With the RIAS Kammerchor, he recorded in 2008 lieder and choral works by Mendelssohn. David Vernier remarked in a review: "Mendelssohn's choral composition sensibility ... places more emphasis and importance on the voices – their tone quality, blend and balance, phrasing, and expressive nuances. And in these things, Hans-Christoph Rademann and his RIAS Kammerchor are unsurpassed".[13] In 2010, also with the RIAS Kammerchor, he recorded works by Krenek including Six Motets to Words by Franz Kafka.[14] In 2011, he recorded with the Akademie für Alte Musik Johann Ludwig Bach's Trauermusik, the funeral music for Duke Ernst Ludwig of Saxe-Meiningen.[15]

References[edit]

  1. ^ a b c "Prof. Hans-Christoph Rademann - Chordirigieren" (in German). Hochschule für Musik "Carl Maria von Weber". 30 May 2008. Retrieved 26 December 2011. 
  2. ^ "Monteverdi: Marienvesper". Rheingau Musik Festival. 2010. Retrieved 23 July 2010. 
  3. ^ Michael Deilith (20 July 2010). "San Marco am Rhein" (in German). Frankfurter Neue Presse. Retrieved 23 July 2010. 
  4. ^ "Landtagspräsident Erich Iltgen verleiht Sächsische Verfassungsmedaille" (in German). Landtag Sachsen. 30 May 2008. Retrieved 24 December 2011.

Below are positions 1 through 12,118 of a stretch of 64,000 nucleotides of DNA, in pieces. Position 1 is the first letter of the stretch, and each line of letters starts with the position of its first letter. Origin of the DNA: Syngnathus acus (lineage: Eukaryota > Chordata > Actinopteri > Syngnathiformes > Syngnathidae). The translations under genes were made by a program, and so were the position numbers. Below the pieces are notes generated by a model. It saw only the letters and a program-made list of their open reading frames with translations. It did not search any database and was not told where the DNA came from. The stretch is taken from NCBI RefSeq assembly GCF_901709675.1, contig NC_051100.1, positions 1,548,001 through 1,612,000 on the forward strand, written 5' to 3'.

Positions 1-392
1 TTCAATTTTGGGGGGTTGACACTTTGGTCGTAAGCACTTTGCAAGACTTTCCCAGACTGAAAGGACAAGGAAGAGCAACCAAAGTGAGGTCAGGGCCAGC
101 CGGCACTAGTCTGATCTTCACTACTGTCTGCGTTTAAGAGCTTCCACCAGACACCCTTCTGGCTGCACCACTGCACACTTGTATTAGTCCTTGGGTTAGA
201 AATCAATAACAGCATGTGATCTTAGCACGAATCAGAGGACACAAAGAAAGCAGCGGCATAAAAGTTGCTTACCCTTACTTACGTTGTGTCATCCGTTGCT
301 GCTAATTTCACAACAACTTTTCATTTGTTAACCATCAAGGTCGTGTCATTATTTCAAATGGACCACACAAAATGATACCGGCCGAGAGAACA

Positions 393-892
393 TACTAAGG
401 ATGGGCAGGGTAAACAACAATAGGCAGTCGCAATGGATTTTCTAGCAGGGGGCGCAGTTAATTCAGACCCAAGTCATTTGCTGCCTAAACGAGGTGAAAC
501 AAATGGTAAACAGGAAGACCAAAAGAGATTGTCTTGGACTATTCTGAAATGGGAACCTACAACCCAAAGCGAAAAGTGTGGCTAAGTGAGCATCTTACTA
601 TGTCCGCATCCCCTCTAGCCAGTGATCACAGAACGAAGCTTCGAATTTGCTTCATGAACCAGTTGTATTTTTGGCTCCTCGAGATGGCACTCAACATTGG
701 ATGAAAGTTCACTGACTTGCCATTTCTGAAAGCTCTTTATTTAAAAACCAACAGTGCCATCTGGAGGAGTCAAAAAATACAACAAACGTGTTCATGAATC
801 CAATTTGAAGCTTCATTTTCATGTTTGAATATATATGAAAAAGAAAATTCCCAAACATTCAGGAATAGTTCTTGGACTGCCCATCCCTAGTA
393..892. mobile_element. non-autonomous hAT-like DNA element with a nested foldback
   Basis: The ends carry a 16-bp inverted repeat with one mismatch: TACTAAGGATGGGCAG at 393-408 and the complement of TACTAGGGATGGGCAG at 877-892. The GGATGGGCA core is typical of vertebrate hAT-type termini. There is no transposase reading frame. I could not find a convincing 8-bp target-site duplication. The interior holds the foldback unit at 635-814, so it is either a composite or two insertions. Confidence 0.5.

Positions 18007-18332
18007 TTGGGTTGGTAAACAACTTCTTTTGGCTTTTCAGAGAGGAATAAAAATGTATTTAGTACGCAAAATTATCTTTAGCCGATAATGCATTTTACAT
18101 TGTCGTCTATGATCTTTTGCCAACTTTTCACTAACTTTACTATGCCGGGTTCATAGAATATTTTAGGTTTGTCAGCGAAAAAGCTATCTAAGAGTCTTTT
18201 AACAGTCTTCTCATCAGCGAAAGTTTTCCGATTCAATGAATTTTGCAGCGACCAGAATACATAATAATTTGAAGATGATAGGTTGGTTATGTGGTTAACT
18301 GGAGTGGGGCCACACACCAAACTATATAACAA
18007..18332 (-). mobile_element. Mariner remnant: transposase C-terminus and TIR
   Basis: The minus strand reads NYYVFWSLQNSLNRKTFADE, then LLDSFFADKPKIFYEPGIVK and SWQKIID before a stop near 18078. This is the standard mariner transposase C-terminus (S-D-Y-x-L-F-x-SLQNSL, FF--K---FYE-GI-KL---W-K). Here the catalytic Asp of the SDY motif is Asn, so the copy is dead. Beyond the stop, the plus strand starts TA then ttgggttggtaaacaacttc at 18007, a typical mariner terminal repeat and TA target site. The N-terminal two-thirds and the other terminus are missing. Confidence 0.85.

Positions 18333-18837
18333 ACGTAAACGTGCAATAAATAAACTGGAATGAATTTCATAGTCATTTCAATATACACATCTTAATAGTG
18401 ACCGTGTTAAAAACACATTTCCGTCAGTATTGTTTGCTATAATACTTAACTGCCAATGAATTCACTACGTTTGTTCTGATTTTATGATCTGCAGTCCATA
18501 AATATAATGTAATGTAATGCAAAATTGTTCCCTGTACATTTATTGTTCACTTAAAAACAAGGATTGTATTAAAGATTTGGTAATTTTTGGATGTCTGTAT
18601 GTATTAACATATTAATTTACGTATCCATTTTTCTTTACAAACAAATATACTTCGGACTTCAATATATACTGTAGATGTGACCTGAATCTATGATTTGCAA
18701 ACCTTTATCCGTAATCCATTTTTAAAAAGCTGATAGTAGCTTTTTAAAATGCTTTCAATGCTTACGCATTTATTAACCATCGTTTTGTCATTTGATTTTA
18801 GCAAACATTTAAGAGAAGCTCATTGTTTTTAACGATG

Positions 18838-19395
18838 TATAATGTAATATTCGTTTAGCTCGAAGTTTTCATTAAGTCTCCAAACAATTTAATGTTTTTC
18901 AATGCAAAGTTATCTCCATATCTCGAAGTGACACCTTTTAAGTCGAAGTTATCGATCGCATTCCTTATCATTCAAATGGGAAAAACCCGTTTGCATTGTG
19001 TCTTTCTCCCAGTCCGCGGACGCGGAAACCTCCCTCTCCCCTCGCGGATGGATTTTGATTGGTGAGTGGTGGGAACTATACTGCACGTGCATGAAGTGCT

5. ^ "Hans-Christoph Rademann (Conductor)". bach-cantatas.com. 2010. Retrieved 27 December 2011. 
  6. ^ "Rademann übernimmt 2013 die Leitung der Stuttgarter Bachakademie: Gründer des Dresdner Kammerchors will laufende Verträge noch erfüllen". Freie Presse. 16 January 2012. Retrieved 16 January 2012. 
  7. ^ "Bruch: Das Lied Von Der Glocke / Rademann, Selbig, Et Al". arkivmusic.com. 1996. Retrieved 26 December 2011. 
  8. ^ "Weihnachten/Christmas". dresdner-kammerchor.de. 27 September 2011. Retrieved 19 December 2011. 
  9. ^ "Reger: O Tod, wie bitter bist du. Reger vocal I". Carus-Verlag. 2011. Retrieved 26 December 2011. 
  10. ^ John Quinn (2005). "Max Reger (1873-1916)". musicweb-international.com. Retrieved 26 December 2011. 
  11. ^ "Reger: Es sungen drei Engel. Reger vocal II". Carus-Verlag. 2011. Retrieved 26 December 2011. 
  12. ^ "Bruckner: Ave Maria. Musik für Chor und Bläserensemble". Carus-Verlag. 2011. Retrieved 26 December 2011. 
  13. ^ David Vernier (2008). "Mendelssohn: Lieder, Choral Works / Rademann, Rias Kammerchor". arkivmusic.com. Retrieved 28 December 2011. 
  14. ^ James H. North (2010). "Krenek: Motets After Kafka, Choral Works / Stein, Rademann". arkivmusic.com. Retrieved 26 December 2011. 
  15. ^ Bertil van Boer (2011). "Johann Ludwig Bach: Trauermusik / Rademann, Prohaska, Fuchs, Schmitt". arkivmusic.com. Retrieved 26 December 2011. 

External links[edit]